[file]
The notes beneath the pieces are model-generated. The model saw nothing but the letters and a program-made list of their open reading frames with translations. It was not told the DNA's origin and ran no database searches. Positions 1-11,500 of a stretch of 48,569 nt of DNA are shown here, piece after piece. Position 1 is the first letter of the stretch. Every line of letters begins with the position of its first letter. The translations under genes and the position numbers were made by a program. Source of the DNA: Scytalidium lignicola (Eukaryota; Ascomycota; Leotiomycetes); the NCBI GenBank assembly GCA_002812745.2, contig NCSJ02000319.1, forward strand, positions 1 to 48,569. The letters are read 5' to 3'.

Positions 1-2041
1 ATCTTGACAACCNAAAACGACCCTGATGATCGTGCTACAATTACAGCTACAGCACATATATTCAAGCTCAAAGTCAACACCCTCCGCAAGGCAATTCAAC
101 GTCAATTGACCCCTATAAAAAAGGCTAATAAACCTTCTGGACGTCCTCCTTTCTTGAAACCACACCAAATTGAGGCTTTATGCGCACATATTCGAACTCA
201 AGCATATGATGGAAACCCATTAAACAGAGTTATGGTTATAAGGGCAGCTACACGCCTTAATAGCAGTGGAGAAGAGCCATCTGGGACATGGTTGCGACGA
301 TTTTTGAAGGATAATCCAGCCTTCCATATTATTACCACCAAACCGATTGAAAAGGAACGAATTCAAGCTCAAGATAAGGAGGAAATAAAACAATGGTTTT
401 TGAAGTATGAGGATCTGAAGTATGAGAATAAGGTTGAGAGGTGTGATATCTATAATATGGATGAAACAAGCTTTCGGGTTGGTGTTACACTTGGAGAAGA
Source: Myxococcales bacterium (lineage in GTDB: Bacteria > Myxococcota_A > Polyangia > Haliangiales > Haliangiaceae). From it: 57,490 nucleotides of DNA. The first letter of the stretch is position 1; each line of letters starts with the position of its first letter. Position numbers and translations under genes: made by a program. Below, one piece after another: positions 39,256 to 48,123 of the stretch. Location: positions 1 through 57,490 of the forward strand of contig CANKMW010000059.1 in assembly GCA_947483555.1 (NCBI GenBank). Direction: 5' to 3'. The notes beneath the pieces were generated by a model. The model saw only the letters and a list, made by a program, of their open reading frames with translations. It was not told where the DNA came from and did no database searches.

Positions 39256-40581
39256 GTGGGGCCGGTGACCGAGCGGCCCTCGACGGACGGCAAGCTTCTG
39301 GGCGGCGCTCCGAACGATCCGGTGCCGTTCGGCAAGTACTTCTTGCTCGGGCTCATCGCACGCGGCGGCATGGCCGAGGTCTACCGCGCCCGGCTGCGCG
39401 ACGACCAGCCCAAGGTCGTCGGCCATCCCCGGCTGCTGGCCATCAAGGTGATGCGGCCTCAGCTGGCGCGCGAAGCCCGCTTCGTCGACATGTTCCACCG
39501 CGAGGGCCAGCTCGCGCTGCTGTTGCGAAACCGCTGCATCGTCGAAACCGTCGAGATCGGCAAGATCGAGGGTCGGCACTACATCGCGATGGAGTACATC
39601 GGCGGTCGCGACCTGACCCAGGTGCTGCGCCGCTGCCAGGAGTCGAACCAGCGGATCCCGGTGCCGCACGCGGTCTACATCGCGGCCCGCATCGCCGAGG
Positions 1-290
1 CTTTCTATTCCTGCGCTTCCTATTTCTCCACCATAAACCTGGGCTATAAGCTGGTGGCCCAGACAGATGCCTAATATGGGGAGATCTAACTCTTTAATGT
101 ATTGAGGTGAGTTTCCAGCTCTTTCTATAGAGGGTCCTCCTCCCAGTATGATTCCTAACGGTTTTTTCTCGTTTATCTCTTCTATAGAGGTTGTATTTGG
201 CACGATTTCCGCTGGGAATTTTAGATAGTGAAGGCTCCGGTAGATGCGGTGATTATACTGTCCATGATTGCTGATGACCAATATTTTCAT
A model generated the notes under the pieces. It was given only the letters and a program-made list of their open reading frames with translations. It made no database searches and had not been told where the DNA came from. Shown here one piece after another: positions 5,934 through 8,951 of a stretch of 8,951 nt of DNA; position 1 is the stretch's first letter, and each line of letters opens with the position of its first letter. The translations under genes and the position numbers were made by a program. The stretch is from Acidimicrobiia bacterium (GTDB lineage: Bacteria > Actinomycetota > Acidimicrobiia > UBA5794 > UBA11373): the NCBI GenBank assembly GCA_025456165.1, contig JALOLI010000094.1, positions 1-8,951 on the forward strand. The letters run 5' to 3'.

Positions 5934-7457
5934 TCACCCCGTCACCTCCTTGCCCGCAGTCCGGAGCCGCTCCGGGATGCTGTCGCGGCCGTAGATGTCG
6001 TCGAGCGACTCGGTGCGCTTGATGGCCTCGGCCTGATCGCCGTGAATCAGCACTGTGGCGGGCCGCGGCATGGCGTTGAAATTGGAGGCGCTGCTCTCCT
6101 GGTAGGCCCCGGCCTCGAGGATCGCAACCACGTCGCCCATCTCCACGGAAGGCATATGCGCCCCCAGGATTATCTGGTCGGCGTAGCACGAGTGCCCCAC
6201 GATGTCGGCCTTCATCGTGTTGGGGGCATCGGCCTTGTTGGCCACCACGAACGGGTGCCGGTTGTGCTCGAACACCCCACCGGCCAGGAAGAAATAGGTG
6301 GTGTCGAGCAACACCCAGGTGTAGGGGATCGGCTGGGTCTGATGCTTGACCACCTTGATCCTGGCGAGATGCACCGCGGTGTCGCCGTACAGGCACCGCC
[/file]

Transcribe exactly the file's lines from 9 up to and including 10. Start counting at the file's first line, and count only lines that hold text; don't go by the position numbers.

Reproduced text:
Positions 39256-40581
39256 GTGGGGCCGGTGACCGAGCGGCCCTCGACGGACGGCAAGCTTCTG